Where would the world be without the rise, silence, and re-rise, and re-silence of punk rock? I don’t know but I can guarantee it wouldn’t be nearly as effin cool as it is now. Punk has had a deep place in my heart since my more tumultuous high school years, and beyond. When my mental illness was kicking my ass? Punk rock helped me through. When I was cleaning up my act and figuring out what to do next with my life? Punk was there for me. When I was diagnosed with cancer, and afterwards getting my life back, punk rock lifted me up.
Punk is one of those genres that never really goes away. It’s always there, whether at the forefront of music or not. And a lot of great bands today would not be around if it weren’t for the earlier punk pioneers like Minor Threat, The Buzzcocks, Dead Kennedys, and more. The world owes a lot to punk rock. A major part of punk is rooted in addressing problems with society, politics, class warfare, and the state of the world in general. There are few situations related to those subjects that you can’t find a punk rock song for.
Looking at the state of the world we live in now, it’s not hard to see that punk rock still has a place. And a lot of songs from the past still ring true today. For my next list post, today I am bringing you the top six punk rock songs that are still relevant today.
Franco Un-american – NOFX
A classic from NOFX from 2003 that gives us a great description of the way people tend to have a sudo care for different things in the world. And how the problems of the world are nothing more than disturbances that we don’t care about. My favorite line from this song:
I want to move north and be a Canadian. Or hang down low with the nice Australians. I don’t want to be another “I-don’t-care”-ican. What are we gonna do Franco, Franco Un-American.
911 for Peace – Anti-Flag
Anti-Flag has way too many songs for me to be able to list on this post. I could write 10,000 words on them. 911 for peace came to us in 2002 as a response to the 9/11 attacks the prior September. But the lyrics are raw and powerful. Lines like “We are all human. It’s time to prove it.” It was a message to the world that enough is enough. Things have to change. Unfortunately, 15 years later, I’m afraid things are much worse. My favorite lyrics from this song:
This is a plea for peace (world peace). To the oppressors of the world and to the leaders of nations, corporate profit takers,
to the everyday citizen. Greed, envy, fear, hate– the competition has to stop. When you see someone down, now’s the time to pick them up. Set our differences aside and never look back, no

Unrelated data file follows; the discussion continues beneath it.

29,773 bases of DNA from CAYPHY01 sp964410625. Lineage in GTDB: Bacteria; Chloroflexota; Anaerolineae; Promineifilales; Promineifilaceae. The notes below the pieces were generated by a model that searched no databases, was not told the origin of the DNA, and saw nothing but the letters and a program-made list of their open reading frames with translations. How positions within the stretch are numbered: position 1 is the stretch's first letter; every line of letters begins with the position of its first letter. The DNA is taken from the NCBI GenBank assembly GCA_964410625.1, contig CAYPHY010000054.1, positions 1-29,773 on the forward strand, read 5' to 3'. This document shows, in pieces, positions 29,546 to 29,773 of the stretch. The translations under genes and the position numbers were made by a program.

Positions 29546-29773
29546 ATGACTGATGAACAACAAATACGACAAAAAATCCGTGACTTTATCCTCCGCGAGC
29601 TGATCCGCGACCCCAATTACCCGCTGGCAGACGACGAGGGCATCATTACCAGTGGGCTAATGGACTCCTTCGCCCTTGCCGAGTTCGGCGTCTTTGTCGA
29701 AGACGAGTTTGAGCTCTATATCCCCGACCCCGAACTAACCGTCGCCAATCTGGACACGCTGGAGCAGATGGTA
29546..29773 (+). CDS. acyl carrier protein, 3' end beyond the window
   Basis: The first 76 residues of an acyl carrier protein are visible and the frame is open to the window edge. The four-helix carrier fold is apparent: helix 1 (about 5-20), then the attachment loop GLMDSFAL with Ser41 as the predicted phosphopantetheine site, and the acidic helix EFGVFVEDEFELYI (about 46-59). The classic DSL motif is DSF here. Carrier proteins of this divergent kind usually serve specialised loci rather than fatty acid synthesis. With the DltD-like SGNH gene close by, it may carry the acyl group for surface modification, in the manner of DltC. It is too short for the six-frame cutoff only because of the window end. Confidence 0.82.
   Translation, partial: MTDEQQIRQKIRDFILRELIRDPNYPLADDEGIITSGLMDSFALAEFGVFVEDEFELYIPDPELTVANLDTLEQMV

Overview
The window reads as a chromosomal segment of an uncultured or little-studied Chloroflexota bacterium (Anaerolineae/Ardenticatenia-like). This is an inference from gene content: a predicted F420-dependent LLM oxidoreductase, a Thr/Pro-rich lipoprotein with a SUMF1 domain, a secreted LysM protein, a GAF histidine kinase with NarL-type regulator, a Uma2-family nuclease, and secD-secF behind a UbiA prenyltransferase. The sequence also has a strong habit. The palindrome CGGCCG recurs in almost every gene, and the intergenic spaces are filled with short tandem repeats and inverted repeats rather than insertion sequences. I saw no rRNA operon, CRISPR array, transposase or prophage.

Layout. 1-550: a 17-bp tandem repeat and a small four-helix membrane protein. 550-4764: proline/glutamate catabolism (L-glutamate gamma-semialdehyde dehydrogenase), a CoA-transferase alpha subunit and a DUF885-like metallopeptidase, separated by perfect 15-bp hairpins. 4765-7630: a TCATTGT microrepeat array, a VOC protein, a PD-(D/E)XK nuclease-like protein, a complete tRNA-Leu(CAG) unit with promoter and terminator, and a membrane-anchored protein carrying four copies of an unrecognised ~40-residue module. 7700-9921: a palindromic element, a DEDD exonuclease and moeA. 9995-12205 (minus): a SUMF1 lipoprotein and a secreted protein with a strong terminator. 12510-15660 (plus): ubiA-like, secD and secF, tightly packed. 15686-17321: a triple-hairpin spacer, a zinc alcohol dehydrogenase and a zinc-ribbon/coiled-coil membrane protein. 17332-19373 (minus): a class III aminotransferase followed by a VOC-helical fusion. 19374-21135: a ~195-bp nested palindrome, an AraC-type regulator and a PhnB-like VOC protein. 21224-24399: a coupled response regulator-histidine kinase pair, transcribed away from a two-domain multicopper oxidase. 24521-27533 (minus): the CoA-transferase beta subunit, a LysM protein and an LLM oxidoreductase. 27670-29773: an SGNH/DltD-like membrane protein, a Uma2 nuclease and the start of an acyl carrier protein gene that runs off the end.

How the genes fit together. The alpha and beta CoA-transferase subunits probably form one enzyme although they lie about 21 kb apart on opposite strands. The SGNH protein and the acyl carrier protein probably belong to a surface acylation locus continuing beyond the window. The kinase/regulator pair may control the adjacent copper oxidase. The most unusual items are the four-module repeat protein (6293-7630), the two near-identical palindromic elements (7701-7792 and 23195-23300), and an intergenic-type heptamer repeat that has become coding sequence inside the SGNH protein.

You are the Government – Bad Religion
In true punk rock style, Bad Religion delivers this great anthem in only a minute and a half. “You are the Government” was released in 1988, in the earlier days of the band’s success. Though this particular tune is not a direct anti-establishment song as one would think. This brief yet powerful song more deals with the concept that the people wield the power and with that power and voice, the government will not be able to ignore their cries. Best line in this quick ballad:
And as the people bend the moral fabric dies. Then the country can’t pretend to ignore its people’s cries.
Rise Above – Black Flag
Henry balls to the wall Rollins. Pioneer of punk and hardcore… General badass as well. Him along with his friends of Black Flag are some of the most notable voices in early punk rock. They had a number of power hits that put their names on the tongue of everyone with a mohawk in the 90’s. Rise Above is perhaps one of the most popular of their hard hitting ballads. In typical blaring fashion, Black Flag delivers line after line in this memorable song. The top line from this power anthem:
Laugh at us behind our backs. I find satisfaction in what they lack. We are tired of your abuse. Try to stop us. It’s no use.
If the Kids are United – Sham 69
Let’s go way back to 1987 with Sham 69. Th originators of one of the greatest (in my opinion) punk anthems of all time. This song would go on to be covered by punk greats like Rancid, where it appeared on the “Give Em The Boot” compilation in 1999. But this, this is the original, and a great throwback to the roots of punk rock. True back in the 80’s and true now:
They can lie to my face, but not to my heart. If we all stand together it will just be the start.
God Save The USA – Pennywise
This song of course contains a strong language warning. For those who love the outrageous use of the F bomb, this song is for you. Pennywise is another staple of the punk rock community, widely known for fast paced melodic punk, and great punk covers of old songs. But this is an upright obituary for the United States written back in 2003 during the Bush presidency, and now we can see this same need for rage and sadness for our country. Last verse says it all:
Government hypocrisy – American Idolatry – Corporate philosophy. Nightly news of tragedies – Where no one cares what’s right or wrong Our heroes now are all long gone – The freedoms that we all abuse. The obituaries front page news.
And there you have it. My pick for the top 6 punk rock songs still relevant today. What would you add to this list? Is there one that shouldn’t be one here? Spill your piece in the comments below.